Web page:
Not all Western newspapers, which usually love the blonde, blue-eyed girl, got caught in the trap. In recent years, different newspapers in the world—including the British Daily Mail and the American Tower—have exposed the real story of Tamimi and her parents as part of a propaganda machine in Pallywood’s service. But they were exceptions.
Around the globe, and to a degree in Israel as well, the deception hasn’t really been revealed. After all, the photographers used her and she used them. The model of the intifada. Her pictures turned her into an Internet star: Raising a fist against soldiers, biting a soldier, leading a group of marching protestors. She became a propaganda asset. The most photographed Palestinian woman in the past five years.
And as is becoming of a star, in 2012 she was invited to a special event in her honor in Turkey, where she received an award named after Handala, a Palestinian boy created by cartoonist Naji al-Ali, symbolizing the Palestinian refugee as a victim of Israeli brutality. Granted, Turkey has destroyed 3,000 Kurdish villages, two million people have become refugees in their country and 30,000 have been killed. But there’s no cartoon named after them. Hypocrisy works overtime there. Later on, Tamimi was invited to have breakfast with the great leader, Sultan Recep Tayyip Erdogan.
Ahed even got an academic paper written about her, about what she represents and about the fact that she is joining other female stars of the Palestinian struggle, like Hanan Ashrawi and terrorist Leila Khaled. The same article also implies that there is sometime racist about the fact that the Western viewer has trouble identifying with other young women who are dark-skinned and wear a hijab. Tamimi’s success essentially stems from the fact that she doesn’t look like a typical Muslim or Palestinian woman. On the contrary, she generates sympathy because she looks like the daughter of the white family next door. There is of course a clear racist aspect in the ability to identify with her of all people. But that doesn’t matter, as long as she delivers the goods.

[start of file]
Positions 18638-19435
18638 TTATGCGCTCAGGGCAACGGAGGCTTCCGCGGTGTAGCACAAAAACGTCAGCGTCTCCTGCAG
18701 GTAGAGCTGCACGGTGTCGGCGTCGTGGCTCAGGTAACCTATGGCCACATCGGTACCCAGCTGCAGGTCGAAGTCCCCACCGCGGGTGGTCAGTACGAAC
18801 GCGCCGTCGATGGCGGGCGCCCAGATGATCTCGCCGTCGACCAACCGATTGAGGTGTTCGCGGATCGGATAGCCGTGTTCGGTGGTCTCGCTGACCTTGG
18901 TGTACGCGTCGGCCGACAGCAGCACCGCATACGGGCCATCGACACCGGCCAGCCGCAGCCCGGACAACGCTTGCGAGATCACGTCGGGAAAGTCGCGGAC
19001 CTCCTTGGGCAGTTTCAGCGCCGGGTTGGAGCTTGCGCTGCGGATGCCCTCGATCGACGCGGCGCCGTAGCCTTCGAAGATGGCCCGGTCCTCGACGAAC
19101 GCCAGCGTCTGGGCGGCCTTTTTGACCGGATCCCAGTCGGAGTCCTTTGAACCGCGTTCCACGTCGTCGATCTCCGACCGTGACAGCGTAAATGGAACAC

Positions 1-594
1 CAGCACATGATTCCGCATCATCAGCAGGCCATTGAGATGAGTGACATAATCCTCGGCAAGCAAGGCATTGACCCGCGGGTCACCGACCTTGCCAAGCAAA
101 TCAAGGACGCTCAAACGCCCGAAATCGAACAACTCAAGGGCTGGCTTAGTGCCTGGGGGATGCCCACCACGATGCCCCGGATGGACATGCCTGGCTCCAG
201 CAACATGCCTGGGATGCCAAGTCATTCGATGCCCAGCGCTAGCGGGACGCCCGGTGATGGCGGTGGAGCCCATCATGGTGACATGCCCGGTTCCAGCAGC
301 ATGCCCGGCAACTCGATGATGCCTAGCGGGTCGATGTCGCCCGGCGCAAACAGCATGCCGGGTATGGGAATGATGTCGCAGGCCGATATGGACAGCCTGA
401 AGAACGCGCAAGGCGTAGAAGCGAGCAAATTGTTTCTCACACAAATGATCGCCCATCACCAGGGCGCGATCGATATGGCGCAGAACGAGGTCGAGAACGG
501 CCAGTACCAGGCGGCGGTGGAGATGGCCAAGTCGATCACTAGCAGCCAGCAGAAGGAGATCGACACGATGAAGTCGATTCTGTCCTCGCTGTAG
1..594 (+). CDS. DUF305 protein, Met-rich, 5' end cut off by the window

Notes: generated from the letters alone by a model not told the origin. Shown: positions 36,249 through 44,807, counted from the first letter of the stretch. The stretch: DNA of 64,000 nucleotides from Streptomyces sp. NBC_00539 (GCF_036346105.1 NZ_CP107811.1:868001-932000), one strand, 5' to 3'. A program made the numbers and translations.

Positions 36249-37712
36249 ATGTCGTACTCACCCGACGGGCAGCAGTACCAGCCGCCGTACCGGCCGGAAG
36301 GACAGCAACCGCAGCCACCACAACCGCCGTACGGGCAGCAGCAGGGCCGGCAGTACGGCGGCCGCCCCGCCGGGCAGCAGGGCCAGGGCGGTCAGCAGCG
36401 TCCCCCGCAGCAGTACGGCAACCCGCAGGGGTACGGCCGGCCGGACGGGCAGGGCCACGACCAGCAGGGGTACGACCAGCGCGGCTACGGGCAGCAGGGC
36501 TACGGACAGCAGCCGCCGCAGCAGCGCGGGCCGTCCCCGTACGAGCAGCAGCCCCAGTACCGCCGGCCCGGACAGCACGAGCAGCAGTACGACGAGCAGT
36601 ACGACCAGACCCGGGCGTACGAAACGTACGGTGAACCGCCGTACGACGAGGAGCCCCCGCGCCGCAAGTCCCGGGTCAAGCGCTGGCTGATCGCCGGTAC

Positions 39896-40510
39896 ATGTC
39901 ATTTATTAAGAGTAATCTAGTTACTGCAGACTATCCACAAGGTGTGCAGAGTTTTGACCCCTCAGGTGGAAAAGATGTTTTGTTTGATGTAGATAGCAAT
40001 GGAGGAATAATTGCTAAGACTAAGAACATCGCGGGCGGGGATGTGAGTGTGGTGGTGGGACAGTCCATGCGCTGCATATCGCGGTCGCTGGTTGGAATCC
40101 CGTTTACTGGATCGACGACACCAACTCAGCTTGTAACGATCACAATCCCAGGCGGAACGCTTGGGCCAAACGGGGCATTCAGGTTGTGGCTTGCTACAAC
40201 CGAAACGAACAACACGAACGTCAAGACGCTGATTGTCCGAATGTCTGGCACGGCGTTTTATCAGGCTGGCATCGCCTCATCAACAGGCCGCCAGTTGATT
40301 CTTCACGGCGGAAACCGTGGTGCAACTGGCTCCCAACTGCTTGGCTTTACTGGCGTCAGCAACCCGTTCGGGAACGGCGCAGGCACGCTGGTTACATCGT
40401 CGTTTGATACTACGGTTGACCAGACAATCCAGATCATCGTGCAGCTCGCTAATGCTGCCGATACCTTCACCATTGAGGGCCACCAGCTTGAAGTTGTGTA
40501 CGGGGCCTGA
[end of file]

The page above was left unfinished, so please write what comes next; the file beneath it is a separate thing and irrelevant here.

Bassem Tamimi, the star’s father, is famous for his own activities and has received the familiar “human rights activist” definition. Is that so? Tamimi is indeed a wanted guest on many anti-Israel stages around the world. But like too many of these activists, when you delve beyond the surface, you find a radical Palestinian who urges violence and helps spread blood libels against Israel.
He retweeted, for example, a tweet stating that “the Israelis’ goal, when they arrest Palestinian children, is to steal their organs.” And following that post, it was determined that “the Zionists control the global media, so we shouldn’t expect the BBC to publish this information.” So we got both a blood libel focusing on children and a repetition of theories resembling the Protocols of the Elders of Zion. Pure anti-Semitism. That didn’t stop the Amnesty organization from defining him as a “prisoner of conscience.”
We mustn’t delude ourselves. In the battle between the propaganda of lies and Israel, the lies win. The somewhat exaggerated restraint of the Israeli soldiers isn’t helping either. Bassem Tamimi himself was a guest of Jewish Voice for Peace (JVP), one of the leading organizations in the anti-Israel campaigns on US campuses. I once mentioned that they cancelled a collaboration with Miko Peled, a former Israeli, over anti-Semitic comments, but I believe that was a one-time digression from their usual activity.
Tamimi and his likes, who support terrorism and are in favor of Israel’s destruction, are honored and respected. They don’t even have to pretend to be rights activists. They are guests of honor even when they oppose peace, encourage violence and provide justifications for terrorism.